Yesterday (4/5/2011) was our last PWB show! 12 shows on this tour – what a fantastic run!
This show was in Kalimpong, a 2 and a bit hour journey on a bumpy, twisty, windy, wobbly road in a jeep. The show throughout the tour has always been a great unifier. It began with ideas sketched out on a giant piece of paper in a cold garage in London, followed by two weeks of rehearsing and training in the paradise of Kudle beach in Gokarna. A mass combination of energy, ideas and fun simmered in the Indian sun and matured over time to become something really special which we all feel immensely proud to have been involved with. Witnessing from its very inception how it’s evolved over time as we have become more comfortable with our characters, our skills and ourselves and really opening up to the crowd. I think we will all miss doing shows together as a team, bringing us all together with members being unwell, tired, hungry or not feeling it, and still digging in and releasing so much energy, joy and fun in such a short amount of time.
The Nuns last night (yes, Nuns) put it perfectly in a speech after the show “It is clear to us all that you’re full of life, love life and the joy of living. We are so pleased you have come here and volunteered your energy, time and skill for us.”
The school and boarding house we went to was called ST JOSEPH’s, a similar set up to EWSCT. After arriving in Kalimpong from our bumpy roller coaster ride up and down and round and round and losing and recovering our colour, we headed straight to a Chinese restaurant for lunch. Some members went for a quick shave at the barbers while some others did some speed shopping on the bustling streets. Then back in the jeep (once we found it). Kalimpong has a crazy one way type system and is absolutely heaving with jeeps of various kinds. The town itself seems to consist mainly of two busy roads with jeeps continually streaming through.
We make it to the centre and are welcomed by a young Nun who takes us to the new building built in 2009. We sit down and enjoy a nice cup of tea in china cups and saucers that would make your auntie proud. The majority of the team are acting their best Grandmother afternoon tea behaviour, along with nice accents and correct names: Andrew, David, Matthew.
Watered and fed and so to work. Around 100 children ranging from 6 to 16 are arranged in our standard PWB circle: “Gola Ba Now!” (“Circle to make!”).
Quick intro of people and props and onto an hour of intense circus fun!! Tough job, huh.
Throughout the tour we have been called many things by the children, “Brother”, “Sister”, “Daddy”, “Mummy”, “Didi”, “Uncle”, “Aunty”, “Hey hey”, “Mister”, here it was “Sir, Sir” and “Miss, Miss”. The children were a lot of fun and quick learners. My prop was diabolo and one boy in particular, Raja, was throwing and catching smoothly, managing two tricks all within an hour. A lot of potential here.
“Gola Ba Now”. Time’s up. Show time.
The football pitch is swept up, glass and stones removed. The ever resourceful Dave ties a tarpaulin off the goalpost and we have our backdrop. 100 kids and 4 Nuns and a few other workers and teachers! What a crowd!! Very enthusiastic, clapping and cheering and laughing. I have a distinct memory of seeing a young girl, maybe nine years old, watching the hoop routine with her mouth wide open and her hands stuck mid clap. Later that same girl blew Elma a kiss. The show was a lot of fun. With the cheers I think our skill levels go up. All went smoothly right up to the finale of the fire skipping rope. The last time we will ever jump this!! Quick hugs beforehand and Go!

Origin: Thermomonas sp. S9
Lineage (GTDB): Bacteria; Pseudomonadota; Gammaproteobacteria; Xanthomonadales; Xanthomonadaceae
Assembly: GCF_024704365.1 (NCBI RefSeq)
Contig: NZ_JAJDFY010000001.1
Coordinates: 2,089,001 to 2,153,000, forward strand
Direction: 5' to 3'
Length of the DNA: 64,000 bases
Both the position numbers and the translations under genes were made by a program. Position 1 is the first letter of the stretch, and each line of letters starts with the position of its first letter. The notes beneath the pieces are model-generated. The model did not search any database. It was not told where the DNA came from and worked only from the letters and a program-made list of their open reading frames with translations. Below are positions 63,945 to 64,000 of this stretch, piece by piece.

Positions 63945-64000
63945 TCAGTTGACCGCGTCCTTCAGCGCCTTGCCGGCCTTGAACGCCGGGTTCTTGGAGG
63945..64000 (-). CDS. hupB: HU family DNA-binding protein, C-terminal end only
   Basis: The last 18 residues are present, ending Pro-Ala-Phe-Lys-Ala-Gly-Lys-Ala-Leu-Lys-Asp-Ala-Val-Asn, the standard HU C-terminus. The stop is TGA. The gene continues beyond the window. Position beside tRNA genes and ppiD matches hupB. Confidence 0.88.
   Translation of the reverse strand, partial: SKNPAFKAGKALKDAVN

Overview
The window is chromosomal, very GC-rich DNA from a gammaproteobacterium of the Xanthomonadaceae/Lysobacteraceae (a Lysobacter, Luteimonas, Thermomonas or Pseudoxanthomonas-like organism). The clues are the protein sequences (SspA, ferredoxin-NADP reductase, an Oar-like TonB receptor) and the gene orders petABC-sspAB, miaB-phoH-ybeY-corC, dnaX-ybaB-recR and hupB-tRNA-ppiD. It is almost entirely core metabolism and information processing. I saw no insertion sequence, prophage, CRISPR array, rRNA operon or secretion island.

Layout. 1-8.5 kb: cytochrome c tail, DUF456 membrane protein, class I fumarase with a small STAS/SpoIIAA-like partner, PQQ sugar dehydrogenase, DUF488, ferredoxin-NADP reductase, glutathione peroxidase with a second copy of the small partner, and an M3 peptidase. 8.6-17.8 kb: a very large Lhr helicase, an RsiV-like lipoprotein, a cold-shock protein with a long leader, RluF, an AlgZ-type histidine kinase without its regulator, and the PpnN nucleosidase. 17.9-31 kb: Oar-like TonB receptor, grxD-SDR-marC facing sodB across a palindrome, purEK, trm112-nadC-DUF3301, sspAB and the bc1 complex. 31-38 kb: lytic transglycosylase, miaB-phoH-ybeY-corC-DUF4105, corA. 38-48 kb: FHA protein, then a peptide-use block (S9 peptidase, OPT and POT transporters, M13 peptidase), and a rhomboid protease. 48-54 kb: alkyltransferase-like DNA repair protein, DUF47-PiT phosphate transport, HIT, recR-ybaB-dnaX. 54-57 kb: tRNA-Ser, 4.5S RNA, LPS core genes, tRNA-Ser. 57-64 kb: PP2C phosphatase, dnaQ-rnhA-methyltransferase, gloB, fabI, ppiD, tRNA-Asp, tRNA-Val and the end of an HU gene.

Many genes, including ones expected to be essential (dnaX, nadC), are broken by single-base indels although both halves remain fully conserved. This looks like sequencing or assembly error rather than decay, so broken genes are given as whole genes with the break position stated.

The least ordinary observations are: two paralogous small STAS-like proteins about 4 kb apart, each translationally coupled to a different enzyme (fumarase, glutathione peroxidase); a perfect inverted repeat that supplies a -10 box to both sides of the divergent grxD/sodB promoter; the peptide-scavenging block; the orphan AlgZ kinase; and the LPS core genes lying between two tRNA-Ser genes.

Matt gets a whack on the head, “Oooh!” Minus a few hairs! “AHH”. The cheering is immense. The kids all start singing three cheers. Packing up usually involves surrounding the kit with ourselves and trying to make sure the kids don’t touch the fire equipment, especially the hot fire pots at the front. I chose selfishly to go and shake lots of hands, often several at the same time, as this would be our last show and I really wanted to milk it.
So into the “Green Room” (the office). We are all buzzing and comparing each other´s injuries: Livi, a cut on her toe, me a cut on my palm, Matt minus a few hairs and Eluned a swollen eye from a stray club. Singing and prayers issue from the canteen, a very calming sound.
We go up and have dinner with the Nuns, all vegetarians and no wine. Simple and satisfying. It is clear the Nuns are immensely pleased with us, the youngest is positively beaming. Another says she screamed at the head Nun when she saw us playing with fire. “Nobody is burnt, no?” “No, we are professionals”. I do love being described as a professional. A circus professional! A fire professional!!
After the meal we get taken down to the main hall canteen where all the children have finished their prayers and food and are now doing homework. We get escorted to the front thinking we are just waving goodbye and picking up our equipment. Seven empty chairs are waiting at the front. We are asked to sit and a lovely speech is given by the young Nun. A thank you song is also sung to us, and another speech about the joy of life given by the head Nun. Then we are presented with a traditional Nepalese scarf each and Matt says a thank you.
I am close to tears. Not only was it a great show, a great crowd, not only is it our last show with a fantastic group of people, but also this experience of being sung to by 100 children all so amazed and happy to see us, what an experience. I feel so privileged to have been involved with this adventure. I am close to tears.